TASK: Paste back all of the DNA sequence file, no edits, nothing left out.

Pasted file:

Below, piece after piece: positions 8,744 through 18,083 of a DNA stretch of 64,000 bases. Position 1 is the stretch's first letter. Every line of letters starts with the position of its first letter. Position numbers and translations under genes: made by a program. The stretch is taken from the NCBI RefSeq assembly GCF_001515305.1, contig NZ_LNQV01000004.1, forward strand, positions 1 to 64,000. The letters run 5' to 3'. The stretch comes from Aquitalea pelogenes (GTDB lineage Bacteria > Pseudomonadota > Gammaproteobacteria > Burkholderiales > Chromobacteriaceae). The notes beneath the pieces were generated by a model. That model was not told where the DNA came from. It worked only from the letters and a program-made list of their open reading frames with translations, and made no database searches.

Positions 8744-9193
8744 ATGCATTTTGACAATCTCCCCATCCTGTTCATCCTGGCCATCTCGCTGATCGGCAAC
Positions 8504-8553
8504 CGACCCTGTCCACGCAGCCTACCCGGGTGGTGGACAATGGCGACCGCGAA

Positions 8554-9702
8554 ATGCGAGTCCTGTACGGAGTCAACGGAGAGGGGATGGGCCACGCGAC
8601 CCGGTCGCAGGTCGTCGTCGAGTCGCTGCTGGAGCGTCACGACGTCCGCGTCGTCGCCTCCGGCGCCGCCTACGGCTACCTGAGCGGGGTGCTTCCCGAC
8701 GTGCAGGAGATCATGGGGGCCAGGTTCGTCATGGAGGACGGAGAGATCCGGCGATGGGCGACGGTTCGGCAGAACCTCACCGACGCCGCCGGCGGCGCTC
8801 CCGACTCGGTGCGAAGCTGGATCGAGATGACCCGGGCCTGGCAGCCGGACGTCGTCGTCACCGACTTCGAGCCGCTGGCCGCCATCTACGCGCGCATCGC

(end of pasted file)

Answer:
Below, piece after piece: positions 8,744 through 18,083 of a DNA stretch of 64,000 bases. Position 1 is the stretch's first letter. Every line of letters starts with the position of its first letter. Position numbers and translations under genes: made by a program. The stretch is taken from the NCBI RefSeq assembly GCF_001515305.1, contig NZ_LNQV01000004.1, forward strand, positions 1 to 64,000. The letters run 5' to 3'. The stretch comes from Aquitalea pelogenes (GTDB lineage Bacteria > Pseudomonadota > Gammaproteobacteria > Burkholderiales > Chromobacteriaceae). The notes beneath the pieces were generated by a model. That model was not told where the DNA came from. It worked only from the letters and a program-made list of their open reading frames with translations, and made no database searches.

Positions 8744-9193
8744 ATGCATTTTGACAATCTCCCCATCCTGTTCATCCTGGCCATCTCGCTGATCGGCAAC
Positions 8504-8553
8504 CGACCCTGTCCACGCAGCCTACCCGGGTGGTGGACAATGGCGACCGCGAA

Positions 8554-9702
8554 ATGCGAGTCCTGTACGGAGTCAACGGAGAGGGGATGGGCCACGCGAC
8601 CCGGTCGCAGGTCGTCGTCGAGTCGCTGCTGGAGCGTCACGACGTCCGCGTCGTCGCCTCCGGCGCCGCCTACGGCTACCTGAGCGGGGTGCTTCCCGAC
8701 GTGCAGGAGATCATGGGGGCCAGGTTCGTCATGGAGGACGGAGAGATCCGGCGATGGGCGACGGTTCGGCAGAACCTCACCGACGCCGCCGGCGGCGCTC
8801 CCGACTCGGTGCGAAGCTGGATCGAGATGACCCGGGCCTGGCAGCCGGACGTCGTCGTCACCGACTTCGAGCCGCTGGCCGCCATCTACGCGCGCATCGC